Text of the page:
HANDS-ON : Omega Speedmaster Dark Side of the Moon Apollo 8

Although Omega’s main focus at this year has been on its Seamaster and Seamaster Diver collections, there has also been an addition to the Speedmaster Dark Side of the Moon series of watches which commemorates the Apollo 8 mission, which was launched on December 21,1968 and entered lunar orbit on December 24, 1968.

The new model has not actually started Australian deliveries yet, but a prototype of the new Apollo 8 piece spent some time at the Sydney boutique not too long ago, and we fortuitously managed to take a quick look at it on its last day here.

Marking fifty years since the Apollo 8 mission, the second manned spaceflight launched by the United States, the first thing you notice about the Speedmaster Dark Side of the Moon Apollo 8 is that it is the first in the collection to feature a skeletonised movement, whose bridges and plates are blackened and decorated using laser ablation to to depict the lunar surface. In line with the name of the model and the collection from which it comes, the dial side is lighter (to reflect the view of the moon as seen from Earth) and the back side, seen through a sapphire case back, is the ‘dark side’ of the moon.

The new Dark Side of the Moon Apollo 8 has a 44.25mm sized black zirconium oxide ceramic case, with a thickness of 13.80mm. The case has a combination of polished and satin brushing and, as can be the case when using this type of material, it is susceptible to showing up fingerprints as you can see. The chronograph pushers are polished, and rounded on the top. The fluted crown, with its Omega letter, is polished, and not screw down.

The bezel, dial, and leather strap all feature yellow elements, a colour not unknown within the Speedmaster pantheon. The yellow features include the dial’s central chronograph hand, which has a varnished finish, the small chronograph hands on the sub dials at 3 o’clock and 6 o’clock (which almost appear to float over the skeletonised movement), the word “Tachymetre”, and the tips of the hour indices. A white varnish is used for the small seconds hand on the 9 o’clock subdial, and white Super-LumiNova coats the hands and indices as well as all the indications on the bezel’s tachymeter scale.

The movement used for the Apollo 8 is the manually wound Calibre 1869, based on the Calibre 1861, but with a nickel coated balance wheel, blackened screws, bridges and main plate. The Apollo 8 is the first time the movement has been used in a Dark Side of the Moon watch; with earlier models powered by the (bi compax) automatic co-axial chronometer certified Calibre 9300. The movement has forty-eight hours of power reserve.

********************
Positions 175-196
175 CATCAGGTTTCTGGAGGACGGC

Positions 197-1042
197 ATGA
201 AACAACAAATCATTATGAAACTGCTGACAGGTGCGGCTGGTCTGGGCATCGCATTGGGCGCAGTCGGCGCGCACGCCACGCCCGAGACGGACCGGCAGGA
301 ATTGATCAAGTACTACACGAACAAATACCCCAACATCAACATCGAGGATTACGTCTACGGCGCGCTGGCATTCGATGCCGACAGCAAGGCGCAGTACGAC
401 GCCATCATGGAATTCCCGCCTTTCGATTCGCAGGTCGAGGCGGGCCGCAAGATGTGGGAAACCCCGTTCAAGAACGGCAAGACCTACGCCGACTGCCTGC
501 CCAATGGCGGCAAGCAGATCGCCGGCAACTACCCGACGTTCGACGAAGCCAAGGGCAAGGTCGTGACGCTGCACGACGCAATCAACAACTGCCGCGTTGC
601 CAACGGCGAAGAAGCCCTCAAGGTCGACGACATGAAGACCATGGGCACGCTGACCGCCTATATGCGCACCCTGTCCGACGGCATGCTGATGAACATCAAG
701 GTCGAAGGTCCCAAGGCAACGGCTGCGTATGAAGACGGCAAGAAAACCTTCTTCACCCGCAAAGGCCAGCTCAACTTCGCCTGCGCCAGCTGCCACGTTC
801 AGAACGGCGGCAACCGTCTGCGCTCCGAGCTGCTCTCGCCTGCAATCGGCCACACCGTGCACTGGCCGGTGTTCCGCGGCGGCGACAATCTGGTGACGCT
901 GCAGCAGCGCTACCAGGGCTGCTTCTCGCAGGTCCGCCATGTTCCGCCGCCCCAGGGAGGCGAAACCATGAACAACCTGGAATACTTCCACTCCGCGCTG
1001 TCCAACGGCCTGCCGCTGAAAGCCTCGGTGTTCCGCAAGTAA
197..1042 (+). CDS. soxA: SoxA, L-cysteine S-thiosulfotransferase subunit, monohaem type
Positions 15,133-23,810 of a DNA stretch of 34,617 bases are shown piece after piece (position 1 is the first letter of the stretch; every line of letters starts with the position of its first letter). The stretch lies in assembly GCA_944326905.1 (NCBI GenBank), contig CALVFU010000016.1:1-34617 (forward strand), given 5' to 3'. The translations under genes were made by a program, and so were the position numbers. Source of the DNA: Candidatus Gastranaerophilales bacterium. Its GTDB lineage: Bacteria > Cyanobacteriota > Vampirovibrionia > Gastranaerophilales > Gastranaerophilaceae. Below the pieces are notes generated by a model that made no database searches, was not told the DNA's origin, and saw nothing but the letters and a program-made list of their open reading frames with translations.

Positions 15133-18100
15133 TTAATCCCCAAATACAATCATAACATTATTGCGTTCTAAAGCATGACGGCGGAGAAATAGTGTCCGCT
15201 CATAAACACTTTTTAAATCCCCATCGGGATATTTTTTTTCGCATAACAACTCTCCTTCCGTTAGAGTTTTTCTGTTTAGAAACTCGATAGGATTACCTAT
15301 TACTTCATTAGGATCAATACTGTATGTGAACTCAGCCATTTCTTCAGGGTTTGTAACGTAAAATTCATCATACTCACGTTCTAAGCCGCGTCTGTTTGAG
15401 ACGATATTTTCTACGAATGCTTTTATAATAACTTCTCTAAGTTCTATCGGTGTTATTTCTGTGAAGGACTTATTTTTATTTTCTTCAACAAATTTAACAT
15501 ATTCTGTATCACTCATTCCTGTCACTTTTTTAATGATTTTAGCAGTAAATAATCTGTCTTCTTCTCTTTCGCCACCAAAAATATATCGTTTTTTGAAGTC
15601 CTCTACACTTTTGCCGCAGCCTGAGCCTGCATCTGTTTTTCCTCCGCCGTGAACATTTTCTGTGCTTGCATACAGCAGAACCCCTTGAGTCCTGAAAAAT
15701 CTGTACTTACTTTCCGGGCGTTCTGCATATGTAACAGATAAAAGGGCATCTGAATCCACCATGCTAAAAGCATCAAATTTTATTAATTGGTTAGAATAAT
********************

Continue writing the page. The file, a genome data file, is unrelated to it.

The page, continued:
On the back of the case can be found engraved text indicating the date of the Apollo 8 mission and the famous quotation, “See you on the other side,” spoken by Command Module Pilot Jim Lovell at the start of the crew’s pioneering orbit to the dark side of the moon.

The tang buckle is made of polished black ceramic like the case and with it comes to the pebbled black leather strap, which is perforated continues the black and yellow motif of the Apollo 8. Black on both the top and the underside, the strap includes, sandwiched between these layers, a yellow rubber middle section, which can be seen through small perforations.

Throughout the decades of its life, the Speedmaster has come in a myriad of formats and colour combinations. The Apollo 8, through its choices in case material, strap and colour accent, is placed solidly into the 21st century and also within the more ‘sporty’ of the family. It might not be a very traditional looking Speedmaster, but it is a more playful addition to the Dark Side of the Moon family, and a very wearable watch.

The Omega Speedmaster Dark Side of the Moon Apollo 8 comes in a commemorative presentation box and has an RRP of AUD 11,500/ CHF 9,000.

Categories: Baselworld 2018, chronograph, Hands-on, Omega, Sydney, Watch Profile, watches

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